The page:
Ramadan in Iraq: Culture Threatened by Wars and Violence

 

Ramadan, the ninth month in the Muslim lunar calendar, is a time of piety and philanthropy for Iraqis practicing Islam. The rich traditions of the holiday center on food and community. Special breads, sweets, and juices are prepared and many families celebrate iftar together, breaking fast and practicing the Islamic tenant of generosity at each other’s homes or a local mosque. Ramadan is a time of joy and celebration, yet years of instability have altered Iraqis’ ability to partake in many traditions, changing the culture and practices of a treasured celebration. For refugees fleeing the country, internally displaced persons (IDPs) in camps, and those living in cities and villages, cultural shifts have transformed how Ramadan is celebrated, deeply affecting all Iraqis.

The past fourteen years of conflict and destruction in Iraq have transformed virtually every aspect of life for the Iraqi people. This constant violence has had devastating effects and threatens a way of life that has existed for centuries. Though issues of politics, humanitarian crises, and safety usually dominate the international discourse surrounding Iraq, the cultural impacts of conflict are extensive and should not be ignored. The resulting shifts in the practice of Ramadan, a holiday categorized by generosity, celebration, and devotion, embody the harmfulrepercussions of violence and underline the importance of cultural preservation.

For those living in cities like Baghdad, celebration during Ramadan is clouded in fear, with recent acts of terror serving as a reminder of the constant threat of violence. Hayfaa al-Azawi, who lives in Baghdad with her children, recalls Ramadan after the United States invasion in 2003 and also during the time of Saddam; the government limited electricity and rations, so families were not able to cook many traditional dishes. She remembers trading sugar with local bakers in an attempt to buy some sweets for her family that she was unable to cook herself. Now, some don’t ever have electricity, and power outages are often a daily occurrence. This has led to unreliable refrigeration which forces women to purchase, prepare, and cook dishes all on the same day. Grueling work to say the least, especially during times of fasting.

Conflict has increased economic instability as well, and many cannot afford the ingredients needed to prepare dishes traditionally eaten during iftar. Financial uncertainty is widespread, with the breadwinners of countless families either imprisoned, dead, or disappeared. Those living in poverty and struggling to feed themselves on a daily basis are in more danger than ever, braving high temperatures during the day to search for food for their families at night. Before the wars and embargo, children would run from house to house searching for sweets and other special treats from their neighbors. Now, Iraqis struggle to provide for their own children and many have nothing to spare. Fear has marred the joyous and communal culture of Ramadan as families are more concerned with survival than celebration. Hayfaa’s husband Mohamed al-Azawi described how “you could be on your way to a mosque or someone’s house for iftar and a car bomb would go off,” sadly indicative of the normalcy of tragedy in Iraq.  Women who used to come together to make traditional meals now cook alone in their houses, and all Iraqis are fearful of being taken while out in public, as disappearances have become increasingly common. The new culture of violence erodes Iraqi traditions during Ramadan and emphasizes the deep rooted impacts of conflict on society.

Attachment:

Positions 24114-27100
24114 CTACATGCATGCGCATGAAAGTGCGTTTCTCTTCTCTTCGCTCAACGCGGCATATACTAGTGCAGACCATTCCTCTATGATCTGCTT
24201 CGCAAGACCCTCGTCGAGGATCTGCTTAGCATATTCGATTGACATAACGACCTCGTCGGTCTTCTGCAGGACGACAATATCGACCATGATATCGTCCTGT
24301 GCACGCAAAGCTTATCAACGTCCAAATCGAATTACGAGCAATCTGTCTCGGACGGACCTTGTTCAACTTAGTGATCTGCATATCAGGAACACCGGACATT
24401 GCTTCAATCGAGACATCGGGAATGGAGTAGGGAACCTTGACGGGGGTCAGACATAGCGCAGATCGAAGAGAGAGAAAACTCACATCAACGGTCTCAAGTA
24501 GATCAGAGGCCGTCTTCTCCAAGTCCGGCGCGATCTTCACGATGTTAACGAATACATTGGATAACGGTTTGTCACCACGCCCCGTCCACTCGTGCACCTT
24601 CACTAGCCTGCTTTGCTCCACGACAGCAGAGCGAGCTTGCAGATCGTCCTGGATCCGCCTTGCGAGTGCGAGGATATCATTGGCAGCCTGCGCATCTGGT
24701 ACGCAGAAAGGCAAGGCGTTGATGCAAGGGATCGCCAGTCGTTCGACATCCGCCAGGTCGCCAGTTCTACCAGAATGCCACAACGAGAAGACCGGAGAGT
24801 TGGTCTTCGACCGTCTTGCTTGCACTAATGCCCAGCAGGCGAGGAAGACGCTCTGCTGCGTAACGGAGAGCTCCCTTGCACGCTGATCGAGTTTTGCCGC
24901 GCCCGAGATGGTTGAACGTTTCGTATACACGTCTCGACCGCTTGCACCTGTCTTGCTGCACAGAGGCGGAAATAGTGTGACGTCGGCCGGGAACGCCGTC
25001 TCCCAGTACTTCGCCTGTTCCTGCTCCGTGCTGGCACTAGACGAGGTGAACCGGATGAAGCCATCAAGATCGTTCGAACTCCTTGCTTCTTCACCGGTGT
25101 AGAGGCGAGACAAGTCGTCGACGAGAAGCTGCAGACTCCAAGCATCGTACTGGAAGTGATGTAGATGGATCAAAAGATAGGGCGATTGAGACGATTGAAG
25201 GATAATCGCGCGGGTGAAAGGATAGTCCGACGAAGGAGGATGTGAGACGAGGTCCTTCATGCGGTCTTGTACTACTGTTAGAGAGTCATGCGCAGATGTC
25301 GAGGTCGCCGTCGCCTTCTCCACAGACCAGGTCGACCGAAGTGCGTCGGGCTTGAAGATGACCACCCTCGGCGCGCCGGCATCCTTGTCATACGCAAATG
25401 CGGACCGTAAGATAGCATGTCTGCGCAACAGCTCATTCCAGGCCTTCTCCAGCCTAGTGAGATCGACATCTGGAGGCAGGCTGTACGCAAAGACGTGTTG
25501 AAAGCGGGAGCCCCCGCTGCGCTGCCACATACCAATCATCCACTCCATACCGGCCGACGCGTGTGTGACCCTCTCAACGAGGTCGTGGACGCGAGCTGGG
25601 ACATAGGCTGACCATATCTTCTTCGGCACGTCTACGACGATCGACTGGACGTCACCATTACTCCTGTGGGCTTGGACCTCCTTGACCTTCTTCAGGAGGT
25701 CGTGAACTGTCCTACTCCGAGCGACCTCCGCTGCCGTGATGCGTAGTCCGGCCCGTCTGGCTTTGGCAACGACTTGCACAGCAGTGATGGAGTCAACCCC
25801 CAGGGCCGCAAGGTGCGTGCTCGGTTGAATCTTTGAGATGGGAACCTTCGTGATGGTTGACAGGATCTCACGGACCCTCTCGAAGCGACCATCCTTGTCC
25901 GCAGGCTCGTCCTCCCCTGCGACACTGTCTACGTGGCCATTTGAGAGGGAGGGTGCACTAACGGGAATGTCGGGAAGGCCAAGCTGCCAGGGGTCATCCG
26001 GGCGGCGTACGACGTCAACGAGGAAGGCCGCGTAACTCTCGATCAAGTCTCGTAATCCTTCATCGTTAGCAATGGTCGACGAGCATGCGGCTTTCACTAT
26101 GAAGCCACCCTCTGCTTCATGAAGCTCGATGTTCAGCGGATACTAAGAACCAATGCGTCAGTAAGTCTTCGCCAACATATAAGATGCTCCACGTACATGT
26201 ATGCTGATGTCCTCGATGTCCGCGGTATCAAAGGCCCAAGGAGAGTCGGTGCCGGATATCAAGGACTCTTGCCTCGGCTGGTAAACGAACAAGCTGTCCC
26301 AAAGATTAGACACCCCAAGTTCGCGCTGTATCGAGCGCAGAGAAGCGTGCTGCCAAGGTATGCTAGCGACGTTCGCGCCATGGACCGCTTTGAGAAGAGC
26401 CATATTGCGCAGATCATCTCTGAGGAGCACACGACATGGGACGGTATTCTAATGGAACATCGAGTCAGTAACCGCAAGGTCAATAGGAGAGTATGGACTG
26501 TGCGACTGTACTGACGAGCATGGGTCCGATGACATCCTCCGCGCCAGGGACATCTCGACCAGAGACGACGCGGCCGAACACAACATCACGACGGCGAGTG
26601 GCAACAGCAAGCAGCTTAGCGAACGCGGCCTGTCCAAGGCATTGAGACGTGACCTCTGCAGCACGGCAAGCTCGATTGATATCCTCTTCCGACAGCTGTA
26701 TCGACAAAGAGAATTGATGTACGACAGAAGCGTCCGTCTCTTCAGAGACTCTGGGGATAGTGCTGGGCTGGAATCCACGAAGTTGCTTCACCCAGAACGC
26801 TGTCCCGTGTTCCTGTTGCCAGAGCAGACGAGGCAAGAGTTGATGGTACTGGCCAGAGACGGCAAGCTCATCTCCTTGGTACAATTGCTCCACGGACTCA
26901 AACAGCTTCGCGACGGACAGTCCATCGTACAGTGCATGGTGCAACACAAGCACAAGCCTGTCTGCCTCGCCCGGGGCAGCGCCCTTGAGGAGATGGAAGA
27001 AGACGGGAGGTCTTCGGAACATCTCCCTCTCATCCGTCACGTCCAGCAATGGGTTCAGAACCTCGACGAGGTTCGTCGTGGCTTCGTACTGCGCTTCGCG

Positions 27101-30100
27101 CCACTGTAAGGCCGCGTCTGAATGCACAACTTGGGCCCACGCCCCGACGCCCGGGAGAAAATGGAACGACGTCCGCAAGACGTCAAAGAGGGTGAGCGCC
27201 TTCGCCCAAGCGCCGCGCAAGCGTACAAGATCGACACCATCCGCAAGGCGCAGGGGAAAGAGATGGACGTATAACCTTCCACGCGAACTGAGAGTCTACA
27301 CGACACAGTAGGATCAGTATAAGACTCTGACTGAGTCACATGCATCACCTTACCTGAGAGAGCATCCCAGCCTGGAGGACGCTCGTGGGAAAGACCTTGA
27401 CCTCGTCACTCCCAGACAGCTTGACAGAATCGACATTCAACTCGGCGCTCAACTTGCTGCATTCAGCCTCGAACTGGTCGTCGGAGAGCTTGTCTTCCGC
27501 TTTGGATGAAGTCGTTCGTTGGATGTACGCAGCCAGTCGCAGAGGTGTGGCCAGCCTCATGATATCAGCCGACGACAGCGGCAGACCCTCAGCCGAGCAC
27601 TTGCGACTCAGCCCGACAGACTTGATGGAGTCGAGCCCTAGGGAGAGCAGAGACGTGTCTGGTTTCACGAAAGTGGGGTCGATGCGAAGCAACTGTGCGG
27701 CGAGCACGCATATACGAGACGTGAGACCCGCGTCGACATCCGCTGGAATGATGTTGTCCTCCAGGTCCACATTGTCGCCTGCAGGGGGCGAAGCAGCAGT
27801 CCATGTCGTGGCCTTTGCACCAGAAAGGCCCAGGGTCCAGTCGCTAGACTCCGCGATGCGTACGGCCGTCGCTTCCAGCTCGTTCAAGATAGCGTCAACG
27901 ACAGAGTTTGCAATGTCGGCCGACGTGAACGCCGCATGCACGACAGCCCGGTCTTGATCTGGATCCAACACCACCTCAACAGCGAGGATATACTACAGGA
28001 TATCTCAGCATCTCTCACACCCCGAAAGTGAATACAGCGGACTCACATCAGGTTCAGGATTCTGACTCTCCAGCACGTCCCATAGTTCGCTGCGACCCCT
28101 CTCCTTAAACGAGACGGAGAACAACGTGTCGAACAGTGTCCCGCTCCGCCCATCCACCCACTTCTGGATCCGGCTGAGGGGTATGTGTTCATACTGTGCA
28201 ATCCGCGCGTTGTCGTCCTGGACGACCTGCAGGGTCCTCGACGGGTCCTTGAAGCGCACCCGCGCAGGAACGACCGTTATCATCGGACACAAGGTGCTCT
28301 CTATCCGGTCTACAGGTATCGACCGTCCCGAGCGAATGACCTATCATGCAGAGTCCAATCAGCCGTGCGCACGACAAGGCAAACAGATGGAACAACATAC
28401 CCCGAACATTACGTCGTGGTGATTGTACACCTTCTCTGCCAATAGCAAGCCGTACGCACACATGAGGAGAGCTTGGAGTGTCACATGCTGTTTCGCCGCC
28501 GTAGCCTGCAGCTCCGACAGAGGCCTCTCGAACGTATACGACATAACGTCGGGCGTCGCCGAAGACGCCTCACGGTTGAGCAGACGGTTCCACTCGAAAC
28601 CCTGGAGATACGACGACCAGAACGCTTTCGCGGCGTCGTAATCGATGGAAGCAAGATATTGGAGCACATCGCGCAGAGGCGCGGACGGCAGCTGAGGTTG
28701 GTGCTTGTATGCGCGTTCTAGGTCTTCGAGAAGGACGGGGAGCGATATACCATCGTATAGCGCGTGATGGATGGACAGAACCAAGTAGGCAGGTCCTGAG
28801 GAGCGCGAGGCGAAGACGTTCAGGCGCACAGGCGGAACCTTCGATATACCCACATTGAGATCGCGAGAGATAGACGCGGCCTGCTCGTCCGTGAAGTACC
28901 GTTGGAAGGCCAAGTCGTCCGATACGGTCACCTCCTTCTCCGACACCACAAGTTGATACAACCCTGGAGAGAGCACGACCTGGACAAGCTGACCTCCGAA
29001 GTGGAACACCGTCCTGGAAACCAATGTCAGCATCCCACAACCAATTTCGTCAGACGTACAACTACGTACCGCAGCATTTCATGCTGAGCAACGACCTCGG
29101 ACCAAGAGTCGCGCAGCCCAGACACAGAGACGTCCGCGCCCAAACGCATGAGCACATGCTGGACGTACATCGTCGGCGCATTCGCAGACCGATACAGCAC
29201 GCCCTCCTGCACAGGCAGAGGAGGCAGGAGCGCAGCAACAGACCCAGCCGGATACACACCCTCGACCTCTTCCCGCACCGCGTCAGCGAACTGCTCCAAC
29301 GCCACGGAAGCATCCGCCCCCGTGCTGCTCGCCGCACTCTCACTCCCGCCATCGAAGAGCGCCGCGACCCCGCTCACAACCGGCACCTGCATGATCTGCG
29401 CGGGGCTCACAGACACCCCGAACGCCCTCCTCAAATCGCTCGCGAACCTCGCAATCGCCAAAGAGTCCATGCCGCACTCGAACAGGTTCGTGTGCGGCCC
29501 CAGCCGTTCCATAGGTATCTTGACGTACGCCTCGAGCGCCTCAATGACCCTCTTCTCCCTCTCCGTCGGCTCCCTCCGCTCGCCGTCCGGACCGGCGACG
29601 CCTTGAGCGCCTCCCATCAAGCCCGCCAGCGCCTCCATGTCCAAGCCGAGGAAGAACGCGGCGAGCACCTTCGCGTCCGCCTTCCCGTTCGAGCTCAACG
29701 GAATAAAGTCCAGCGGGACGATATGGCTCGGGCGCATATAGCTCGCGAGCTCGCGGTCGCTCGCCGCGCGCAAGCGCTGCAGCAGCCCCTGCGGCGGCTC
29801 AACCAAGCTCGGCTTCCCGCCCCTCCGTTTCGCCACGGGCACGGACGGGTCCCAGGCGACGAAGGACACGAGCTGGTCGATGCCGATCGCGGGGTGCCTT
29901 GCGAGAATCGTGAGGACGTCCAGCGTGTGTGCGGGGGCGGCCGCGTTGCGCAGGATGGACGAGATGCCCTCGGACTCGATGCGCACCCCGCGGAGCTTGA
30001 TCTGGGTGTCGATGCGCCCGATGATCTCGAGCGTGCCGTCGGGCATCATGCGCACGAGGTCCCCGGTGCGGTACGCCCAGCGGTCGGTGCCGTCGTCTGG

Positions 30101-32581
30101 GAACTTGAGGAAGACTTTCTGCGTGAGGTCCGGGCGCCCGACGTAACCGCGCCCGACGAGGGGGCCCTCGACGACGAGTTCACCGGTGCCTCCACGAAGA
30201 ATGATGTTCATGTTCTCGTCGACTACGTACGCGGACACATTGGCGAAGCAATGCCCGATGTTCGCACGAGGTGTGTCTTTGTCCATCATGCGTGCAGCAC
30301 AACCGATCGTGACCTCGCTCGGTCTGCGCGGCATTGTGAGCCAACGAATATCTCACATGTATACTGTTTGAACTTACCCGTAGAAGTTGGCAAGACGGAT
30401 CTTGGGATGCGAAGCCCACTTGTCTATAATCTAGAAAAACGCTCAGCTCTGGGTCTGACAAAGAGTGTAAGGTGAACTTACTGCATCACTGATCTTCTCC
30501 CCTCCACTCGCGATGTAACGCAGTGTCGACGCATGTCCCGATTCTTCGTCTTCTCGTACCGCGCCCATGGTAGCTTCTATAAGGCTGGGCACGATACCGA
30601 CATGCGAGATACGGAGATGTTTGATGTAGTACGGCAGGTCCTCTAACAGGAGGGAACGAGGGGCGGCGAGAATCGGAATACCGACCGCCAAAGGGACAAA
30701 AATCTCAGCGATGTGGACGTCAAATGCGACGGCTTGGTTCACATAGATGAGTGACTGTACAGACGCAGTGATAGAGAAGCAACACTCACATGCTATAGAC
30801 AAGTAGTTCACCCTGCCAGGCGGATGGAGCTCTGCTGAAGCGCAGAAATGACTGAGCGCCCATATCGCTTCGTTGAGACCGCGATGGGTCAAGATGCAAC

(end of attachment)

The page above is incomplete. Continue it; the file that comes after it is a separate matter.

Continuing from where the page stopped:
Refugees living in camps during Ramadan face similar hardships in preserving their culture in times of crisis. Temperatures are steadily increasing and the danger of heatstroke is exacerbated by fasting. Families living in camps often walk long distances to get their daily water supply which is difficult in extreme heat, especially if these individuals are not eating for 19 hours out of the day. The call for prayer, the traditional signal to break the fast, rarely reaches camps, and most meals consist of daily rations instead of food typically eaten during Ramadan. The schedule of IDPs celebrating Ramadan occasionally conflicts with those working in the camps which can inhibit communication. Many Muslims sleep during the day while fasting, which is usually when workers are performing their day-to-day operations. This creates a disconnect between those living in camps and those working in them and some families miss vaccinations and other important announcements as a result.  For families and individuals migrating during Ramadan, fasting is sometimes impossible, as many have small children or simply are not well enough to fast at all. Migrants must make the difficult choice between adhering to religious tradition and maintaining their health.

Though the holy month of Ramadan is a time of celebration and giving, many are too concerned with survival to enjoy the traditions of the holiday. Conflict has permeated every aspect of Iraqi life, even the most hopeful and festive celebrations, and this loss deserves recognition. Culture is the foundation of identity, and acknowledging the importance of Ramadan’s unique traditions in Iraq and how these traditions shift is paramount to preserving Iraqi society.

 

By Emma Sampson

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